Disclaimer This report was prepared as an account of work sponsored by an agency of the United States Government. Neither the United States Government nor any agency thereof, nor any of their employees, makes any warranty, express or implied, or assumes any legal liability or responsibility for the accuracy, completeness, or usefulness of any information, apparatus, product, or process disclosed, or represents that its use would not infringe privately owned rights. Reference herein to any specific commercial product, process, or service by trade name, trademark, manufacturer, or otherwise, does not necessarily constitute or imply its endorsement, recommendation, or favoring by the United States Government or any agency thereof. The views and opinions of authors expressed herein do not necessarily state or reflect those of the United States Government or any agency thereof.

  • iii

    Contents List of Figures .............................................................................................................................. v List of Tables ............................................................................................................................... ix Abbreviations and Acronyms ...................................................................................................... xi 1. Executive Summary ....................................................................................................................... 1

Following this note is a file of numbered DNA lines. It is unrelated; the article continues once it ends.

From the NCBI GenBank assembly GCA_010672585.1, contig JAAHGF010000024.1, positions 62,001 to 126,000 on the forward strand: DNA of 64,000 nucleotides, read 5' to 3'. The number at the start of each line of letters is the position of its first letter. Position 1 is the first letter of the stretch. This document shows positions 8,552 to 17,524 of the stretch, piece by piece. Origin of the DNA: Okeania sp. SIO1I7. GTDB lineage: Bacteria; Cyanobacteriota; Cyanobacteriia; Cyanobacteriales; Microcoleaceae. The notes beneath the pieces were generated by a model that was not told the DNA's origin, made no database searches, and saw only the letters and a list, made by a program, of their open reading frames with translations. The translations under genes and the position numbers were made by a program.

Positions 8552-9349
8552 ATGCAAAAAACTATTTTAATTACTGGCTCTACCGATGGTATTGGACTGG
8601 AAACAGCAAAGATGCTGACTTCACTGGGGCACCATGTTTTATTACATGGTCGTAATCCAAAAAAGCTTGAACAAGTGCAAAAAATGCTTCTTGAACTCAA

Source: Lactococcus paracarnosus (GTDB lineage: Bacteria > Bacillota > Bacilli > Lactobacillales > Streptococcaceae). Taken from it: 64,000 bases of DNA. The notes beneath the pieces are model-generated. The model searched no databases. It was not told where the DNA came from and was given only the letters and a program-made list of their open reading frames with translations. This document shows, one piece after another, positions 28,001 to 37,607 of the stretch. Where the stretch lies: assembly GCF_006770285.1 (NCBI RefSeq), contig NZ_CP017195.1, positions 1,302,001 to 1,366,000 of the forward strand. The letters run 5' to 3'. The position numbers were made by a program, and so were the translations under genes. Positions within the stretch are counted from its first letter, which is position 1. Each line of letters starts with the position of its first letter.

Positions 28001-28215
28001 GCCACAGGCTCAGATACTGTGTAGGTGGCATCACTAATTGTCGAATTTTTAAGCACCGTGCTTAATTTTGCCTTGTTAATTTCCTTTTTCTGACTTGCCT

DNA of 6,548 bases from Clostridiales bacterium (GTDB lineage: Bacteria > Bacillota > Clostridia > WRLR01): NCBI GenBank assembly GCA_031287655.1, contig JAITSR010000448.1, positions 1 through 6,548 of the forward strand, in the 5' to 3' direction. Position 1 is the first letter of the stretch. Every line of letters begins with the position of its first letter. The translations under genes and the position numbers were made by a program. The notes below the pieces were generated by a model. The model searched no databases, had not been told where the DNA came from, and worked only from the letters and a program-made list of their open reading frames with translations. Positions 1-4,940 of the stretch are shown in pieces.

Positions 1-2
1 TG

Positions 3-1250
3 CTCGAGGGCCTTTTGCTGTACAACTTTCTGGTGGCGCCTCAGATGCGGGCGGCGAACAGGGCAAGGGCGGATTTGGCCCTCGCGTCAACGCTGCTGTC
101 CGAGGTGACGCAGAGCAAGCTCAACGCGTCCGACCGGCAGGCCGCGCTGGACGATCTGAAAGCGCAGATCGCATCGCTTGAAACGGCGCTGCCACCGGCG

1.1 New Class of Fe-3Cr-W(V) Steels..................................................................................... 1 1.2 Technology Transfer .......................................................................................................... 3 1.3 Commercialization ............................................................................................................. 3 1.4 Recommendations .............................................................................................................. 3

    2. Introduction .................................................................................................................................... 5

    2.1 Potential Applications, Target Industries, and Energy Savings ......................................... 6 2.2 Commercialization Status and Plans .................................................................................. 6

    3. Background .................................................................................................................................... 9

    3.1 Domestic Technology Status Including Emerging Technologies ...................................... 9 3.2 State of the Art ................................................................................................................... 10

    4. Results and Discussion ................................................................................................................... 13